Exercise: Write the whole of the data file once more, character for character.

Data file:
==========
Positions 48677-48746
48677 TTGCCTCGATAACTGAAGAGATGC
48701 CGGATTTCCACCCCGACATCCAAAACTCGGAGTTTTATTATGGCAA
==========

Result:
Positions 48677-48746
48677 TTGCCTCGATAACTGAAGAGATGC
48701 CGGATTTCCACCCCGACATCCAAAACTCGGAGTTTTATTATGGCAA